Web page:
There’s also the issue of accountability. If a casino behaves badly — and sometimes they do — what is to be done? Casinos are theoretically in competition with each other, but if there’s no place for happy and unhappy customers to share stories, how is that competition to operate? I was surprised to discover that none of the casino-listing sites had much in the way of comments or user reviews. If The Okie Gambler can fill that void, I’d be quite satisfied.

What do I hope to see on The Okie Gambler?

My goal (and this will take a long time if it ever happens) is to build out the site until it contains basic information about all the casinos in the State of Oklahoma. The ones I gamble at will also have more detailed reviews, updated as things change. Plus, I expect (using links and blog posts) to consolidate for my own convenience the best web resources about Oklahoma gambling and the Indian casinos in this state. I also have opinions — strong ones — about my gambling experiences in Oklahoma; you’ll get to read those. And finally, I hope that others will find the site useful enough that they start sharing their local gambling experiences here as well.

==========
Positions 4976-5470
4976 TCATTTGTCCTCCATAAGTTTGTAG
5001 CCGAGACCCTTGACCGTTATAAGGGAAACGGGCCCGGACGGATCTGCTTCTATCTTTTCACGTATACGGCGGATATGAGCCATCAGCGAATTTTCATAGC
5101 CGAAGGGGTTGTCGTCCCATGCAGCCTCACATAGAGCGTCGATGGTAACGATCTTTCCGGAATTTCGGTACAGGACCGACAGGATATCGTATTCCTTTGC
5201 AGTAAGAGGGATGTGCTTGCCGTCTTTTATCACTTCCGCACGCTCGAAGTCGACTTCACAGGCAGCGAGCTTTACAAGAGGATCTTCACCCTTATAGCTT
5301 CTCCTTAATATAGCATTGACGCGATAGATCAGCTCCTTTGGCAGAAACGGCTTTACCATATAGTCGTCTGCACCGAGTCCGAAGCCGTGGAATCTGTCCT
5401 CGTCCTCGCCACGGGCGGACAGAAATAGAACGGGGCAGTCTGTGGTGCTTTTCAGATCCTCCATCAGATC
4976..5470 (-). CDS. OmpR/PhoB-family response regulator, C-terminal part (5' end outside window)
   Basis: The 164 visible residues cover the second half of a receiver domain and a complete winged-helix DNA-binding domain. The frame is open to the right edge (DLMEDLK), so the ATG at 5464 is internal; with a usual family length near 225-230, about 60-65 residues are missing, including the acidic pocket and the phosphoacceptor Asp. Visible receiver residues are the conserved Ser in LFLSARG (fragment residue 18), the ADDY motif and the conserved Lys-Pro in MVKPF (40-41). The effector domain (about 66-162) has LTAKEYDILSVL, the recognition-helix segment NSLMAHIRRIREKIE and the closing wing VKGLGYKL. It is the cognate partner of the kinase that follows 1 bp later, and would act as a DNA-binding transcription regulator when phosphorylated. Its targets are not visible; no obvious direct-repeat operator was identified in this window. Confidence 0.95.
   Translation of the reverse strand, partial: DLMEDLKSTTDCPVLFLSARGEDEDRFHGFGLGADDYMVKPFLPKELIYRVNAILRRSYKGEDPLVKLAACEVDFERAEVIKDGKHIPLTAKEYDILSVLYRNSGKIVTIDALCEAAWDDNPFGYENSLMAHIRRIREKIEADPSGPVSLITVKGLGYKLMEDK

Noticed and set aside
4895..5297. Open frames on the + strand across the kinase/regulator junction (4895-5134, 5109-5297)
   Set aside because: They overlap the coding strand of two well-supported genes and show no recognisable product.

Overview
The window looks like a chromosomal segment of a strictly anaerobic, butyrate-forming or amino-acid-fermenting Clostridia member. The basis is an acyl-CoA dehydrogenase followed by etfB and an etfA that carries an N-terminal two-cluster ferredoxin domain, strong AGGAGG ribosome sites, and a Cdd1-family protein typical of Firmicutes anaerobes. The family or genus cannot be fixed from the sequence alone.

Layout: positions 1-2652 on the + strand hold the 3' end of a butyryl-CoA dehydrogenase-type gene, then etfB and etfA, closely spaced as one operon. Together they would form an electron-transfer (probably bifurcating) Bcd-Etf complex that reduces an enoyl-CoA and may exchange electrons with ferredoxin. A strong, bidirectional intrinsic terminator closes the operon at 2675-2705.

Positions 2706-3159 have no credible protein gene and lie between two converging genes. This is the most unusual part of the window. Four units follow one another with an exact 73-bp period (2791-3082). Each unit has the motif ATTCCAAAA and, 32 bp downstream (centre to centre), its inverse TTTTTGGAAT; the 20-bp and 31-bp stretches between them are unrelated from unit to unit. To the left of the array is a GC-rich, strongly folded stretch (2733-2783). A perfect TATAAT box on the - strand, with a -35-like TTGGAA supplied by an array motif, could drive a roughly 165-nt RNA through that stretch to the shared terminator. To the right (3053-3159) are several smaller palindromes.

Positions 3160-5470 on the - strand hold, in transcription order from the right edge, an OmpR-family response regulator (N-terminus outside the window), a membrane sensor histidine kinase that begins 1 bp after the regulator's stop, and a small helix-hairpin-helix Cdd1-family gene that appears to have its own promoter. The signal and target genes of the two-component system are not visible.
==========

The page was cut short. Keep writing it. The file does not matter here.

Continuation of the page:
Who Am I To Write About Gambling In Oklahoma?

I’m just a dude. I’m an Okie only by courtesy (haven’t been here long enough yet) but I live in the middle of the state in one of the zillions of little towns. I’m self-employed (self-underemployed?) and I share my life with Pixie (not her real name), who is a tribal member and family care-giver.

We like to go out gambling. Because there isn’t much extra money in our budget, we haunt promotions. We drive a lot, we gamble a little, we hoard our winnings and we cut our losses before they get too deep. Ultimately, we win more than we lose, but we tend to pay it back out on the back end for gasoline and vehicle wear-and-tear. Gambling, for us, ends up being cheap entertainment and “free” meals out (paid for by gambling winnings). It’s escapism — the best and cheapest we can find, living where we do and subject to the obligations we are laboring under.

Me? I play video poker when I can find it, slots otherwise. Pixie plays the penny slots, a lot harder than I do. Neither one of us are much for table games, or Keno, or bingo.